Professionally speaking, I’ve worked with families for over 15 years and I’ve consistently had parents ask me how to set and teach healthy boundaries to their children. From a personal standpoint, my wife and I are learning every single day, by trial and error, how to set up, and maintain healthy boundaries with our children.
The formulation of this post began yesterday when I arrived home from work. My youngest son Sam and my oldest song Andre were in trouble…big trouble, in fact! The one thing you need to know about both of them is this- they each think they run the world. They also think the entire world exists to cater to them. I can’t blame them, however. Sam is the youngest and Andre used to be the youngest before our family grew in numbers.
So, when do kids learn boundaries? When do they respond to them? How do I know I am succeeding in setting the healthiest boundaries possible for my children?
I think kids learn and respond to boundaries the best when:
They are clearly defined.
Stating it over and over, with little to no confusion, gives clear definition to the boundaries you are setting for your children. In our kitchen, we have “The Berry Family Expectations” hanging on the wall. My wife literally created a framed picture that lists our family expectations. It’s posted right beside the refrigerator. They are: first time obey, respectful talking, & respectful behavior. We felt these 3 simple boundaries/expectations were easy to understand and acknowledge. We also realized they encompassed a vast array of expectations. You can fit every poor choice or bad behavior under one of these expectations.
So, when Sam behaved poorly yesterday, the content of his crime was not the issue (well, it was, but that’s beside the point for this post). The issue was that his behavior was bad and that’s a violation of boundary/expectation #3. The same was true for Andre. He said something very disrespectful when he arrived home from school. The content was an issue but the consequence came into play simply because he violated expectation #2.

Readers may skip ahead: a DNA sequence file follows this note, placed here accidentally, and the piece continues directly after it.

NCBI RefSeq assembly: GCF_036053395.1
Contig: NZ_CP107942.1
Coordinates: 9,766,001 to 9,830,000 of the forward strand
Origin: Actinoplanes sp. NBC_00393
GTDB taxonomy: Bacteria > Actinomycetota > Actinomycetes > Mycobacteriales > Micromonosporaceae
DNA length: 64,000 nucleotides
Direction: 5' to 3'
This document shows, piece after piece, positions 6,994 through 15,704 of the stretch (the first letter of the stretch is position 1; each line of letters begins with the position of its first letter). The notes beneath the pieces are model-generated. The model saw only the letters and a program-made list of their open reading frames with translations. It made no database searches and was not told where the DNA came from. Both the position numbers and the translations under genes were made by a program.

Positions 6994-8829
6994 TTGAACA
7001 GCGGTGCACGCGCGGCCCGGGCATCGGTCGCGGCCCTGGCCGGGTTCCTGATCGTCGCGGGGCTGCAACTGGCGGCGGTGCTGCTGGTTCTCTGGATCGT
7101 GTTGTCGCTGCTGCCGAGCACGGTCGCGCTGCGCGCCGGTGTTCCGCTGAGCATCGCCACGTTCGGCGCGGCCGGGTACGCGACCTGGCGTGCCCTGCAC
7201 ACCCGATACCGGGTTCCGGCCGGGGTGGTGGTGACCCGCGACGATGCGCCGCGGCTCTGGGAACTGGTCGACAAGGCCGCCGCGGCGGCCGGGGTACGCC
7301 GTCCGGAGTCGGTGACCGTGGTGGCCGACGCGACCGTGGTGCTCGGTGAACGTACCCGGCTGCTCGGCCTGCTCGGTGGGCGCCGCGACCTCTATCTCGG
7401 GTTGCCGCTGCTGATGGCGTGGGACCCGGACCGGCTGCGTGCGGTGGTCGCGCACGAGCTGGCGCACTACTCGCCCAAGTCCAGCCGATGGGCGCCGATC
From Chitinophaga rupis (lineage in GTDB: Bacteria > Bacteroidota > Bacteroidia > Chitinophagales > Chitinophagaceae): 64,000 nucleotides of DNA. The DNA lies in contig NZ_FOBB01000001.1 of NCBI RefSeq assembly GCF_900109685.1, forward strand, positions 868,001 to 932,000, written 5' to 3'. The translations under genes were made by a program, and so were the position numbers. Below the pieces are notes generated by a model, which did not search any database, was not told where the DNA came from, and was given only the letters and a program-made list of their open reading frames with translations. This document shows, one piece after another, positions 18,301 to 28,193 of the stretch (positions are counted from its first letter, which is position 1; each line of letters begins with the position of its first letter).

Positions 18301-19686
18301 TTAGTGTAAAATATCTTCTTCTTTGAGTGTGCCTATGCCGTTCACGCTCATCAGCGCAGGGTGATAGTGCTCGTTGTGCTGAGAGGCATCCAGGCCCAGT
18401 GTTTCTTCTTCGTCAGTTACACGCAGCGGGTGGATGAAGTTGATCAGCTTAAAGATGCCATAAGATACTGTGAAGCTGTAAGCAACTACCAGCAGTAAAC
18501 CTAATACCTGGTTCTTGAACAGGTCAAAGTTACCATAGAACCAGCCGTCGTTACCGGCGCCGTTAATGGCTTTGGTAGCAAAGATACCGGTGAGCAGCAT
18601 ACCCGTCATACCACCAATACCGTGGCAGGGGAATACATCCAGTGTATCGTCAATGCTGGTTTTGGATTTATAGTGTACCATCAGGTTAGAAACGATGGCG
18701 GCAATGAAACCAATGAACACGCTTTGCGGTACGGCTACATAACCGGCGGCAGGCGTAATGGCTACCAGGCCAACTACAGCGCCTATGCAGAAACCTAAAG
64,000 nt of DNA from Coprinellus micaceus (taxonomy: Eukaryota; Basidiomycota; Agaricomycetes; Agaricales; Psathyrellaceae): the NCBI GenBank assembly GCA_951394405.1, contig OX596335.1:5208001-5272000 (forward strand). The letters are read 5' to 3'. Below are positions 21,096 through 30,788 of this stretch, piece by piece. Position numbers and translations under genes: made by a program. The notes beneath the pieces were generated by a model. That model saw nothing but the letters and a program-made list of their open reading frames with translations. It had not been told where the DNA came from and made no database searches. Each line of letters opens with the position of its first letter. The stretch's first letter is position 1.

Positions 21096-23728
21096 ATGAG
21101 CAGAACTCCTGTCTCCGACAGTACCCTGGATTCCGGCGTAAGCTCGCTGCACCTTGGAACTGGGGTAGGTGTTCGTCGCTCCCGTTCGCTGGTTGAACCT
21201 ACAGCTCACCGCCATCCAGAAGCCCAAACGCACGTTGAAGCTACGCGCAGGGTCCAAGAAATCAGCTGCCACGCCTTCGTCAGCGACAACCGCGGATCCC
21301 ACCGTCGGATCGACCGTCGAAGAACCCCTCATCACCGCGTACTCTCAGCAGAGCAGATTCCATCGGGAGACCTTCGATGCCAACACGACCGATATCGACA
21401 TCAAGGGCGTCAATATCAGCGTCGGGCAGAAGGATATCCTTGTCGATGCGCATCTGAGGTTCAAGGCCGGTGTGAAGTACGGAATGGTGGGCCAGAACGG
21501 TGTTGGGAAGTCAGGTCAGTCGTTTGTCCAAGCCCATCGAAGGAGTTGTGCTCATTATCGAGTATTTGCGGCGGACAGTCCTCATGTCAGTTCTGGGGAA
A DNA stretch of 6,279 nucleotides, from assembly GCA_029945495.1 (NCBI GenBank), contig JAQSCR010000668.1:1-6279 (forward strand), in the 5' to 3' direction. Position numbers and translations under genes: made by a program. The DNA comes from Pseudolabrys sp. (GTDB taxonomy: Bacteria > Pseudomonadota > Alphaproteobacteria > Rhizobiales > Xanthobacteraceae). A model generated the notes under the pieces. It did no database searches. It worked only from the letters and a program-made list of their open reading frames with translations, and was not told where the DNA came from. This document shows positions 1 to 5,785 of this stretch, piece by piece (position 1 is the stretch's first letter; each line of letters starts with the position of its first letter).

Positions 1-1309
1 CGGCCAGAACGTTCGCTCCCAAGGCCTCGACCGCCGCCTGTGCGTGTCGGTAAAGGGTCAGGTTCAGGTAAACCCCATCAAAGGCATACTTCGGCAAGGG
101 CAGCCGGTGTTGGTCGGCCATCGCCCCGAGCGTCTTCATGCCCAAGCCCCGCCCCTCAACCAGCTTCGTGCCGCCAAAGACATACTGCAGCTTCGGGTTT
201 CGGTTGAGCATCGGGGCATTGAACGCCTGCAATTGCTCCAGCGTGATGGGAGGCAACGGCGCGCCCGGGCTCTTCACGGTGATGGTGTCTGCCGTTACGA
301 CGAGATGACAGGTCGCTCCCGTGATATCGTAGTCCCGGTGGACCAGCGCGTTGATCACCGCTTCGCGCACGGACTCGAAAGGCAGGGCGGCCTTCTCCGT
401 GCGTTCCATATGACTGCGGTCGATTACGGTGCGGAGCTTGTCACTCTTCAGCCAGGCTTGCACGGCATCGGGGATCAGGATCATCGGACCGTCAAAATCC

They are simple.
Along with being clearly defined, are your boundaries simple? Remember, these are children we are talking about (even if you have a teenager). Their brains are still in development, and will be until their mid-20’s. You will only confuse them by piling on complex or hard-to-figure out boundaries. You will also confuse them by setting up a bunch of them. Make your boundaries or expectations simple, clear & easy to comprehend. Following this with our 3 family expectations has helped tremendously. As I stated earlier, there is not a poor choice or behavior that does not fit under one of them, I promise.
They are reinforced.
In 2004 I went on a short-term mission trip to Tecate, Mexico with college-age students. Tecate is a town that sits right on the US-Mexico border. Our job for the week was to bring supplies to the youth groups serving on sites to build homes for families. As we moved from site to site one of the roads we traveled on was right next to the actual border. There was no denying where the boundary was. Why? Because all along the route there were marked border patrol vehicles reinforcing the border.
The boundary was already clearly defined by the large iron fence that stretched as far as the eye could see. My personal response all week was, “I’m not going near that boundary, ever!” This was because of the visible reinforcement.
When you clearly define your boundaries, keep them simple, and reinforce them visibly and consistently, you will see maximum response from your children. They might not like your boundaries, but that’s not the point. Of course they won’t like them. But deep in their hearts they crave them. It helps them to know they are cared for by you!
Clearly defined…simple to understand….consistently reinforced.
Anything else? I would love to hear from some of your parenting expertise on boundaries. Have you learned by trial and error like us? Have you spent time working with families and have some insight on this topic?
Comment now and join the conversation.